The big game is over. Fortunes have been made…and lost. Had enough chips and dip?

In Super Bowl LII TV viewers saw Doritos chips and Avocados From Mexico as two of the advertisers. Makes sense since most football parties have both.

Each advertiser paid $5+ million per spot to advertise in the Super Bowl. And those spots are designed to make watering mouths in the 103 million estimated viewers of this year’s game. As media planners, we would calculate that to be a CPM of about $45. In our classes we teach that that means Doritos and Avocados From Mexico paid about $45 to reach every 1000 viewers.

CNBC has reported that Avocados From Mexico was one of the most talked spots after the Superbowl on social media. Time will tell if that translates into more avocado sales.

What about Doritios? They had the 4th highest rated ad, according to USA Today Ad Meter.

Just how big is Doritos? How much sales do Doritos represent to parent company PepsiCo? Doritos was the top ranked tostada chip brand of the United States with about $1.48 billion, in 2017. That’s a lot of chips.

So here’s an interesting take on some PR announced by PepsiCo. It’s about chips.

This week PepsiCo with its snacks Doritos, Cheetos and Lays chips may be announcing snacks aimed at women. An important characteristic under demographics.

Their research says that women prefer chips that “don’t make too much noise” when eaten or don’t leave their fingers sticky. Is that really an important differential?

As we are writing this post, Doritos chips are making a lot of noise…on the Internet! Seems social media is NOT in support, and think it’s in bad taste…figuratively, that is. The New York Times is watching this closely.

It does bring up the topic of segmentation, though. The 2 Guyz On Marketing teach and present five ways to segment a market. Segmentation is the breaking a market of varied potential purchasers into subgroups of specific purchasers with similar needs, desired product benefits and purchase behaviors. We teach demographics, geographics, psychographics, behavior characteristics and technographics.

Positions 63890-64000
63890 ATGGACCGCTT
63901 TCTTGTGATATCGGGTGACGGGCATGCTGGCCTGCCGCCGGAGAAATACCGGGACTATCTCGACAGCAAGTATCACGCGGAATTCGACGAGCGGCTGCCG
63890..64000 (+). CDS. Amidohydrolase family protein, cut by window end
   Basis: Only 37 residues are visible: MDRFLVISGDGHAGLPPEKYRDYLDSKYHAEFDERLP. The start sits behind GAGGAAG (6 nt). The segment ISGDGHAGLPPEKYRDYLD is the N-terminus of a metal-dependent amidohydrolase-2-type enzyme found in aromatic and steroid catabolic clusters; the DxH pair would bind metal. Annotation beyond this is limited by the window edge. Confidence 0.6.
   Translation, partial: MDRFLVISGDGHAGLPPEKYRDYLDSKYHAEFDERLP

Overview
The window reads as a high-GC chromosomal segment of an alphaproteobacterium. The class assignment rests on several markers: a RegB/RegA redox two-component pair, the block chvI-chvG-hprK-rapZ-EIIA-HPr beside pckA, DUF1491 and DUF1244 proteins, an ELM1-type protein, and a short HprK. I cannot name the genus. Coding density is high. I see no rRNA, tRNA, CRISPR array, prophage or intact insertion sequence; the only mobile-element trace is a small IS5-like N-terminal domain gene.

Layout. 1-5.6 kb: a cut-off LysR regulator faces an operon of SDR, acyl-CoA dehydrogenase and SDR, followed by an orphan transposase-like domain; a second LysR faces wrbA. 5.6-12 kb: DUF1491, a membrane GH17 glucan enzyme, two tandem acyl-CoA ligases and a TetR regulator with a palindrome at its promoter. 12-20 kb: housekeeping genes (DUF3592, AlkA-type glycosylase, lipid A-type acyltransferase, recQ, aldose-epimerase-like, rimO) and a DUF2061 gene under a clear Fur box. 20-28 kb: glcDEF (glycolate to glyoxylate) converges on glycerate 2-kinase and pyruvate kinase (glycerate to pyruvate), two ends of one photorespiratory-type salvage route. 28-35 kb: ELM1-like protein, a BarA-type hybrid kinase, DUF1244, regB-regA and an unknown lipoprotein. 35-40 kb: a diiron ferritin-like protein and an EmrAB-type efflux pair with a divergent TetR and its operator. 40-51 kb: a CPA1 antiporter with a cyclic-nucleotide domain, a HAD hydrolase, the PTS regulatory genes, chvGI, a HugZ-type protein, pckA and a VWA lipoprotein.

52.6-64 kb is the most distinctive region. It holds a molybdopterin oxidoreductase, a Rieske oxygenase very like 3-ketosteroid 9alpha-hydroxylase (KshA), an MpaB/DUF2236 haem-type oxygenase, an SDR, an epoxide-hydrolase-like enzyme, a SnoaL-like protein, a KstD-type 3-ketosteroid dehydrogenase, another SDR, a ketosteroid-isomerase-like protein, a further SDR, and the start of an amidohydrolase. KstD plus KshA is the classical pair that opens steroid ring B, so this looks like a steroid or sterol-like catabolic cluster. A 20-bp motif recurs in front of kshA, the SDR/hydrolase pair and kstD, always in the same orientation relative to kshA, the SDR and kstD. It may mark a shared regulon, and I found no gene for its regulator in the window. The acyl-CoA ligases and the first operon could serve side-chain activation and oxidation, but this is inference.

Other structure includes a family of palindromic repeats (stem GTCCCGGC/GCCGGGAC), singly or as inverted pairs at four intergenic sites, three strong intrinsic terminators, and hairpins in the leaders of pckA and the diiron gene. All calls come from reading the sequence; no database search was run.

Breaking a market of varied potential purchasers into subgroups of specific purchasers with similar needs, desired product benefits and purchase behaviors.

Demographic Segmentation:

Age, sex, family size, family life cycle, gender, income, occupation, education, religion, race, generation, nationality, social class (is also sometimes put under psychographics.)

Geographic Segmentation:

By region, city, metro size, density, climate; plus by countries and territories.

Psychological Segmentation:

Social class–Lower lowers to Upper uppers. Social class is also under demographics.

Lifestyle— achievers, strivers, and strugglers

Personality— Compulsive, gregarious, authoritarian, and ambitious

Lifestyles/Attitudes/Interests and Opinions

Behavioral Segmentation:

Occasions (regular occasions, special occasions, holidays, vacations). Orange juice for breakfast, Mother’s Day, Father’s Day.

Benefits (quality, service, economy, convenience, speed—Quality, Time, Money)

User status (nonuser, ex-user, potential user, first-time user, regular user)

Usage rate (light, medium, heavy user)

Loyalty status (none, medium, strong, absolute)

Readiness attitude toward product (aware, interest, desire, intending to buy),

Attitude toward product (enthusiastic, positive, indifferent, negative, hostile[1]).

Technographical Segmentation

Another way to segment has been added to marketing’s segmentation, targeting and positioning. It is called “Technographics.” In our research, we have studied what technologies different segments or groups of people use and how they use them. What are your “people” using?

We’ll see what they will be launching in the near future, obviously after huge sales of chips for those parties last weekend.